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This problem is from Rudin. I am trying to Prove that the closure of a connected set is always connected. Here is my proof.

Let $E$ be a connected set in a space $X$. Suppose to the contrary that the closure of $E$, $\overline{E}$ is not connected. Then there exist two sets $A$ and $B$ such that $\overline{E}=A \cup B$ and $\overline{A}\cap B= \emptyset=A\cap\overline{B}$. $E$ being connected, we know that $A\cup B \neq E$ so there exist $p \in \overline{E} \backslash E$. We also know that $\overline{E}=E\cup E'$ (where $E'$ is the set of the limit points of $E$) so $p$ must be a limit point of $E$ (but not in $E$). Taking the set of all such $p$ we obtain the set $E''=\{p|p\in E', p\not \in E\}$. We find then that $E'' \subset A$ or $E'' \subset B$. Say $E'' \subset A$. Then $E \subset B$ and we see that $A\cap\overline{B}\neq \emptyset$ which is a contradiction. So $\overline{E}$ must be connected.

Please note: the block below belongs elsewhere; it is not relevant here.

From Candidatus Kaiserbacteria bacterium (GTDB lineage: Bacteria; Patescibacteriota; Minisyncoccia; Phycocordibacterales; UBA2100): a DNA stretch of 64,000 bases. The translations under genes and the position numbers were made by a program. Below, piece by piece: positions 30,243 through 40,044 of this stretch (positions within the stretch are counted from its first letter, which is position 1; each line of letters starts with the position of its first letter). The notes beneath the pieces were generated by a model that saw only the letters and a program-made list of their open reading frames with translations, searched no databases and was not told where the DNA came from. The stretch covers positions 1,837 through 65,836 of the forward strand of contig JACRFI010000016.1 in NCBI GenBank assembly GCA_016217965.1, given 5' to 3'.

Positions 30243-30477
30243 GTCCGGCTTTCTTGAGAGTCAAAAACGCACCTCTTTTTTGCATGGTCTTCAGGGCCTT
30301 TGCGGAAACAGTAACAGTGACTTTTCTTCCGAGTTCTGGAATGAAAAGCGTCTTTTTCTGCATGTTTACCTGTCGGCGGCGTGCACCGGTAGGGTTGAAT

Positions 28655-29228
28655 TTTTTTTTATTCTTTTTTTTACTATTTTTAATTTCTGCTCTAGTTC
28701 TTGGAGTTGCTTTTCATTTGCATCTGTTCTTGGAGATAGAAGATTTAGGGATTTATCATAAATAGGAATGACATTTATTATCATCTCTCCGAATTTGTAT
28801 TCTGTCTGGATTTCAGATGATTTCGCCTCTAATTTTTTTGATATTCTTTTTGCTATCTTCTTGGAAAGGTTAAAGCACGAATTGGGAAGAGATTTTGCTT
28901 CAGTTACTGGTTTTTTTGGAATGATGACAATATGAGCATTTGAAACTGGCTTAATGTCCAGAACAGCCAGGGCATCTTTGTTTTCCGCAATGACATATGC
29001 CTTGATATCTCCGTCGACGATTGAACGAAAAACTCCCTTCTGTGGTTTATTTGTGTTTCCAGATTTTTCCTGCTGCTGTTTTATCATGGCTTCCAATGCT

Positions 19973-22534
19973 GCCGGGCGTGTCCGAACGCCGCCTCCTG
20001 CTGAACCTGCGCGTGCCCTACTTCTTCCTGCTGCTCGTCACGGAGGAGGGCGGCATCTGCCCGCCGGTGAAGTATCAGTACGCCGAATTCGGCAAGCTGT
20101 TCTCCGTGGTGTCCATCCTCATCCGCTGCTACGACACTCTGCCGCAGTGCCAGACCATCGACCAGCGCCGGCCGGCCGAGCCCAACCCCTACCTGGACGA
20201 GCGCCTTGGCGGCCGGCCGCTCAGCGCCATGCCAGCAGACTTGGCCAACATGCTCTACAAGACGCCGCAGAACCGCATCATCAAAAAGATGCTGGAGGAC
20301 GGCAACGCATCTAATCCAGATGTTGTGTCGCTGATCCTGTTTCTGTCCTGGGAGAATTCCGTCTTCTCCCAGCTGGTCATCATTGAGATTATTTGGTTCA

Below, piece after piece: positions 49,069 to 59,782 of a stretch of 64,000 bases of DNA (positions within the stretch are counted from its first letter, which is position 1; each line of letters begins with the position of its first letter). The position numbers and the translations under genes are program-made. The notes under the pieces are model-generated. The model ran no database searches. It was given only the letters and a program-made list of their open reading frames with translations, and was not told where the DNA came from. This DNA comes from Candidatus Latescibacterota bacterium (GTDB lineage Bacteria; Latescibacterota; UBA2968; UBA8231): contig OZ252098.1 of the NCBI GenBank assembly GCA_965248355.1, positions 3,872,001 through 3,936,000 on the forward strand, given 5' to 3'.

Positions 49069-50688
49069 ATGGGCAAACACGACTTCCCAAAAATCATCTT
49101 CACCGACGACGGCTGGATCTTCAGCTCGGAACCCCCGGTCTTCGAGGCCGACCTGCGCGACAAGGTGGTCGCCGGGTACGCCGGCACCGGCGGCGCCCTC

Can anyone help me critique this proof? I feel uneasy about it but I don't know exactly what is wrong with it.

Thank-you

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    $\begingroup$ Why does $E''\subset A$ or $E''\subset B$? $\endgroup$
    – David P
    Feb 16 '14 at 3:05
  • $\begingroup$ My reasoning was that since $\overline{E}=A\cup B$ and also that $\overline{E}=E\cup E'$, and since $E'' \subset E'$, then $E''$ must be a subset of one of the sets that separate $\overline{E}$ (because certainly $E'' \cup E = \overline{E}$ $\endgroup$
    – illysial
    Feb 16 '14 at 3:12
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    $\begingroup$ The problem (I believe) with your proof is that you never use that $E$ is connected. You say it to imply $E$ does not contain its limit points, but that isn't using the property of connectedness. Take for example $E$ as the disjoint union of two open balls, forgetting your statement of the assumption that $E$ is connected. Then everything you write up until "$E''\subset A$ or $E''\subset B$" is valid, but breaks at this point. $\endgroup$
    – David P